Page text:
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24 Examples of Theories

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A scientific theory in an explanation of nature that is based on empirical evidence that has been repeatedly tested and confirmed. This differs greatly from the everyday use of the word theory to mean a guess, hypothesis, or an unproven idea. A scientific theory is essentially a fact. As with all science, theories are open to challenges that are strongly supported by evidence. The following are common examples of theories.
Einstein’s Theory of Special Relativity
Explains the relationship between space and time.
Einstein’s Theory of General Relativity
Describes gravity and how matter and energy affect the curvature of spacetime.
An equation published by Einstein in 1905 that describes the relationship between the mass of matter and energy. Predicts nuclear energy.
Chaos theory
Explains how small seemingly insignificant things can completely change the future of large systems.
The Theory of Inheritance
Traits are passed down from parent organisms to their offspring through genetic material.
Darwin’s Theory of Natural Selection
Organisms that are best adapted to their environment are more likely to survive and reproduce.
Darwin’s Theory of Evolution
Traits that are advantageous to survival and reproduction are more likely to pass to future generations such that traits in a species improve over time.
Darwin’s Theory of Common Descent
All species have a common ancestor and the diversity of life on Earth changes over time.
Big Bang Theory
The theory that the known universe is essentially an explosion that originated at a point and time and is still underway.
Hubble's Law
Describes the expansion of the universe whereby galaxies far from us are moving away from us at ever increasing speeds. This has interesting implications as light from very distant galaxies will never reach us such that we can never communicate.
Conservation of Energy
The principle that energy can neither be created nor destroyed only transformed.
Heliocentric Theory
The Sun is as the center of the Solar System with the planets orbiting it.
Theory of Gravity
Objects with mass are attracted to each other.
Atomic Theory
All matter is made up of tiny particles called atoms.
Theory of Electromagnetism
Electric and magnetic fields are two aspects of the same force.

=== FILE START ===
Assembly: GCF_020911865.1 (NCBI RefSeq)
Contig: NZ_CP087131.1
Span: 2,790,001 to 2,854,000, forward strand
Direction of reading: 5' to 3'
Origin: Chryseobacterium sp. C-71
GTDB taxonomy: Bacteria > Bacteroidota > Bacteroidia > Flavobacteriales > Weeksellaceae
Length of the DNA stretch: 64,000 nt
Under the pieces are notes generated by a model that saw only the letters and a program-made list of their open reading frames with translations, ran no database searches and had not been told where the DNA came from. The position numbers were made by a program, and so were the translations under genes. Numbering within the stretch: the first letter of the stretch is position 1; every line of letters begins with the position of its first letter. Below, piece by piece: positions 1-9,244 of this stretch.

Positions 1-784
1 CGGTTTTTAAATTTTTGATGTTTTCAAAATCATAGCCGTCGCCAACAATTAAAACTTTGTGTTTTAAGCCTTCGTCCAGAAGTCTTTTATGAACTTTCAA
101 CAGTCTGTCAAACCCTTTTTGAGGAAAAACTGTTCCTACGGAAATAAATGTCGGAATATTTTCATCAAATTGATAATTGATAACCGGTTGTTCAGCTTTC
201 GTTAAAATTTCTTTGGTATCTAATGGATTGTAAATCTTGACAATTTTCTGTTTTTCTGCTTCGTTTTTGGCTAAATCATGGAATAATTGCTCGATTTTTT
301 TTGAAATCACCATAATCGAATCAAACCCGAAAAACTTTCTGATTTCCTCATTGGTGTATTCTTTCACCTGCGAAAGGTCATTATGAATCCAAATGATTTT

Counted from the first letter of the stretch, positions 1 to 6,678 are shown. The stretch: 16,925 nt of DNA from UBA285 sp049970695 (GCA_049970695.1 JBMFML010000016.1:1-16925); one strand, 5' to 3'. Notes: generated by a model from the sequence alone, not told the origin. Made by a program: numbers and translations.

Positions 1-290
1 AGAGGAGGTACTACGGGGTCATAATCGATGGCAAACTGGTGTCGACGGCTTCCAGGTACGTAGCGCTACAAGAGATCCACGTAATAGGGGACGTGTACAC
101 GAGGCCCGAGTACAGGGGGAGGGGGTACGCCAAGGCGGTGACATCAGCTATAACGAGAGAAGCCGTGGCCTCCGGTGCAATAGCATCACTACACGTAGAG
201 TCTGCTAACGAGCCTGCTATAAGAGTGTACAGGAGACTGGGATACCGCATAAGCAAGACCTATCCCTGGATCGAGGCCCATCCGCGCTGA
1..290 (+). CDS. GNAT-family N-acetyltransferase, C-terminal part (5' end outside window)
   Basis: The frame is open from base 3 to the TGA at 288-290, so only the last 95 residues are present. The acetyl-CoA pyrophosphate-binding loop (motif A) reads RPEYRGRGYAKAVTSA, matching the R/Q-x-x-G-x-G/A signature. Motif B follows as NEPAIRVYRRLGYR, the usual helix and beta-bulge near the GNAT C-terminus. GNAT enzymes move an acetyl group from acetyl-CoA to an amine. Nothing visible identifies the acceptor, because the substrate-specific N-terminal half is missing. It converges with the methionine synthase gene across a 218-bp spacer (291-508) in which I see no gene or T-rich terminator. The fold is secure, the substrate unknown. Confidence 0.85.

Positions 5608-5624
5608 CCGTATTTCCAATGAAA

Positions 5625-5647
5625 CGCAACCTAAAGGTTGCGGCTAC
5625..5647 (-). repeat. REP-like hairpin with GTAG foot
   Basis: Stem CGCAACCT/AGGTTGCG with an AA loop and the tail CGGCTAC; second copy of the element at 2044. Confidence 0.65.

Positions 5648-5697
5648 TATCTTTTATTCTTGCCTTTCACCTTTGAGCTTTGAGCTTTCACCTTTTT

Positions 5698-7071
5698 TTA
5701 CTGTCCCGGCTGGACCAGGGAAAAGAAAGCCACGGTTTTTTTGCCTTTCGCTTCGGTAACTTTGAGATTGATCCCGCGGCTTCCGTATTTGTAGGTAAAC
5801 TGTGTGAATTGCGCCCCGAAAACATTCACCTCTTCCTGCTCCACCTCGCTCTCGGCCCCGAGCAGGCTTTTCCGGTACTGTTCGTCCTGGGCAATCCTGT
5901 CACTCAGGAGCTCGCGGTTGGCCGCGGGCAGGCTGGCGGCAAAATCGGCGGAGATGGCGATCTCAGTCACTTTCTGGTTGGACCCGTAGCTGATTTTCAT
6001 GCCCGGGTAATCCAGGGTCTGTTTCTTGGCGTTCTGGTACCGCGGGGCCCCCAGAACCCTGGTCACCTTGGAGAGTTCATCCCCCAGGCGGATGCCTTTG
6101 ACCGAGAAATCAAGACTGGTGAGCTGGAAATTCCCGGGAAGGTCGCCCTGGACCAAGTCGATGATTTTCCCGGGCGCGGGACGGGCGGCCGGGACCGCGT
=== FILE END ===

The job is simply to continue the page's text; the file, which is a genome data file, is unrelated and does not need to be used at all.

Plate Tectonics
The Earth's surface is made up of a series of large plates that are constantly moving, changing shape and sliding past each other. Explains things like earthquakes.
Anthropic Principle
The universe has life and therefore is compatible with the emergence and existence of life.
Cell Theory
The theory that all living organisms are composed of cells such that the cell is a basic building block of life.
Germ Theory of Disease
The theory that bacteria and viruses case infectious diseases by invading and multiplying within the body.
Quantum Mechanics
Describes the universe at the smallest scale as probabilistic and nondeterministic. For example, particles can exist in multiple states or locations simultaneously and their behavior can’t be predicted with certainty.
Hierarchy Theory
The theory that complex systems have levels that each have their own properties and behaviors such that there is no way to describe the entire system with a single rule.
String Theory
The fundamental building blocks of the universe are tiny, vibrating strings of energy.
Uncertainty Principle
The principle that you can’t know the position and momentum of small particles with precision. This is an example of the unknowable.
Second Law of Thermodynamics
States that the entropy of an isolated system tends to increase over time. Interpreted to mean that the disorder and complexity of the universe is always increasing.
Einstein’s Theory of Special Relativity states that the speed of light in a vacuum is a universal speed limit that can't be exceeded. Special relativity has some interesting implications such as time dilation whereby time moves slower as you move faster.
Many of the theories above may seem obvious now but were revolutionary at the time they were introduced whereby some took many years to gain widespread acceptance. Other theories are accepted by science but aren't well understood by the general public. For example, scientific determinism is a popular belief but this is heavily contradicted by Quantum Mechanics whereby the universe at its smallest scale appears spontaneous and unpredictable as opposed to a machine with a certain future.


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